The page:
Paper 2009/604

Composition of Zero-Knowledge Proofs with Efficient Provers

Eleanor Birrell and Salil Vadhan


We revisit the composability of different forms of zero-knowledge proofs when the honest prover strategy is restricted to be polynomial time (given an appropriate auxiliary input). Our results are: \begin{enumerate} \item When restricted to efficient provers, the original Goldwasser--Micali--Rackoff (GMR) definition of zero knowledge (STOC `85), here called \emph{plain zero knowledge}, is closed under a constant number of sequential compositions (on the same input). This contrasts with the case of unbounded provers, where Goldreich and Krawczyk (ICALP `90, SICOMP `96) exhibited a protocol that is zero knowledge under the GMR definition, but for which the sequential composition of 2 copies is not zero knowledge. \item If we relax the GMR definition to only require that the simulation is indistinguishable from the verifier's view by uniform polynomial-time distinguishers, with no auxiliary input beyond the statement being proven, then again zero knowledge is not closed under sequential composition of 2 copies. \item We show that auxiliary-input zero knowledge with efficient provers is not closed under {\em parallel} composition of 2 copies under the assumption that there is a secure key agreement protocol (in which it is easy to recognize valid transcripts). Feige and Shamir (STOC `90) gave similar results under the seemingly incomparable assumptions that (a) the discrete logarithm problem is hard, or (b) $\UP\not\subseteq \BPP$ and one-way functions exist. \end{enumerate}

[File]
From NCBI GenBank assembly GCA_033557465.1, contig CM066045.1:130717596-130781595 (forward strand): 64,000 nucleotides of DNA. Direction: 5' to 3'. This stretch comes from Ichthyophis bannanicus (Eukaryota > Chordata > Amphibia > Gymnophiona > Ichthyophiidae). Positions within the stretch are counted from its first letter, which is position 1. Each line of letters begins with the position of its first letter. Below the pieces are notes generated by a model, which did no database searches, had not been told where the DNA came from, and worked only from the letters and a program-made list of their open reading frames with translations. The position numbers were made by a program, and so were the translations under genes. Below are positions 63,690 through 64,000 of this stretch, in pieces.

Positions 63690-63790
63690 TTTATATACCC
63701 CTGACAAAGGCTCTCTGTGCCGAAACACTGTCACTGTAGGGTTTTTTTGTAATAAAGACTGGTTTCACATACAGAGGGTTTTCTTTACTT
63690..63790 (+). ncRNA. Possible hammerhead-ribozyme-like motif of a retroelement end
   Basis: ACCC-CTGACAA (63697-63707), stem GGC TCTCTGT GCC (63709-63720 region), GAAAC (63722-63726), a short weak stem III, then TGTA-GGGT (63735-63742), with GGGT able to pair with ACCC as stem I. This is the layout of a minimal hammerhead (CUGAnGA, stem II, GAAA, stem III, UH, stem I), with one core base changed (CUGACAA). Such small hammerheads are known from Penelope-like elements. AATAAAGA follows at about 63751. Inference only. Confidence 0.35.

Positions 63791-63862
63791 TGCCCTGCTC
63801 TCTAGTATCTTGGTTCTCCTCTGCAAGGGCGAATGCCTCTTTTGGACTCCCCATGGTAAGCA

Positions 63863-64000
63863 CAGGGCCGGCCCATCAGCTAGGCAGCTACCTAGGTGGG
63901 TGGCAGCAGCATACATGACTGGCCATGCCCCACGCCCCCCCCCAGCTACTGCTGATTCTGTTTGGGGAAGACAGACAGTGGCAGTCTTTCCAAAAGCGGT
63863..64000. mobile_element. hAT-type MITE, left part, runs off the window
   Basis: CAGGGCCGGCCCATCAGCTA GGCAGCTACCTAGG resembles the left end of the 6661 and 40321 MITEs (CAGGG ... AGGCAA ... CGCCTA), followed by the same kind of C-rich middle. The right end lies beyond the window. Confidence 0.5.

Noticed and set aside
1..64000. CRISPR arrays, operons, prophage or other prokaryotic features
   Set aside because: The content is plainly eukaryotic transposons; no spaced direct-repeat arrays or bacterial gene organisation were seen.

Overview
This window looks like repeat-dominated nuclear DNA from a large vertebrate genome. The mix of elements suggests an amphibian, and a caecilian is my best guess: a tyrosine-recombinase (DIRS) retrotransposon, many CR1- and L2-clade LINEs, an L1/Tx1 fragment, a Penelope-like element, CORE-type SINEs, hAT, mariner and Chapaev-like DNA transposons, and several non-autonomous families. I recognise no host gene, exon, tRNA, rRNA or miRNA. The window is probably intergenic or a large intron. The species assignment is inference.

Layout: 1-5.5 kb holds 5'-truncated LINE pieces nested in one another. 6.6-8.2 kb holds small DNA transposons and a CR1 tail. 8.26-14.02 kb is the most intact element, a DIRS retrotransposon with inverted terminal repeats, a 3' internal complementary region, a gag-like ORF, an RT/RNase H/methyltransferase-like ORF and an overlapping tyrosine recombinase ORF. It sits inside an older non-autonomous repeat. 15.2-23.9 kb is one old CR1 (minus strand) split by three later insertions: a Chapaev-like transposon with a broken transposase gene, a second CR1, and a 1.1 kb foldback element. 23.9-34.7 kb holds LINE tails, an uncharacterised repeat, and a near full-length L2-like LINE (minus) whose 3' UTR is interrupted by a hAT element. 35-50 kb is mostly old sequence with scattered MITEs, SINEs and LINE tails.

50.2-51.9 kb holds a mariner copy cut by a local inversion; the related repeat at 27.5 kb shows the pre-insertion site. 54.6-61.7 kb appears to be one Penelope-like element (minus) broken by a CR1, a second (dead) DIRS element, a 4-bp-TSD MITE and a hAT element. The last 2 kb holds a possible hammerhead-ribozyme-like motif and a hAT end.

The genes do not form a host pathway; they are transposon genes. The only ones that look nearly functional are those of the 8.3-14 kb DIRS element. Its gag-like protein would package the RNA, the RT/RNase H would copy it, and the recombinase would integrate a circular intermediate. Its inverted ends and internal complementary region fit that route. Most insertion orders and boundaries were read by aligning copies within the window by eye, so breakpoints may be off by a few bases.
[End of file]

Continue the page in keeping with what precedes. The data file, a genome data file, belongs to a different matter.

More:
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Publication info
Published elsewhere. Extended Abstract to appear in the Theory of Cryptography Conference, 2010.
zero knowledge
Contact author(s)
eleanor @ cs cornell edu
2009-12-09: received
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      author = {Eleanor Birrell and Salil Vadhan},
      title = {Composition of Zero-Knowledge Proofs with Efficient Provers},
      howpublished = {Cryptology ePrint Archive, Paper 2009/604},
      year = {2009},
      note = {\url{}},
      url = {}
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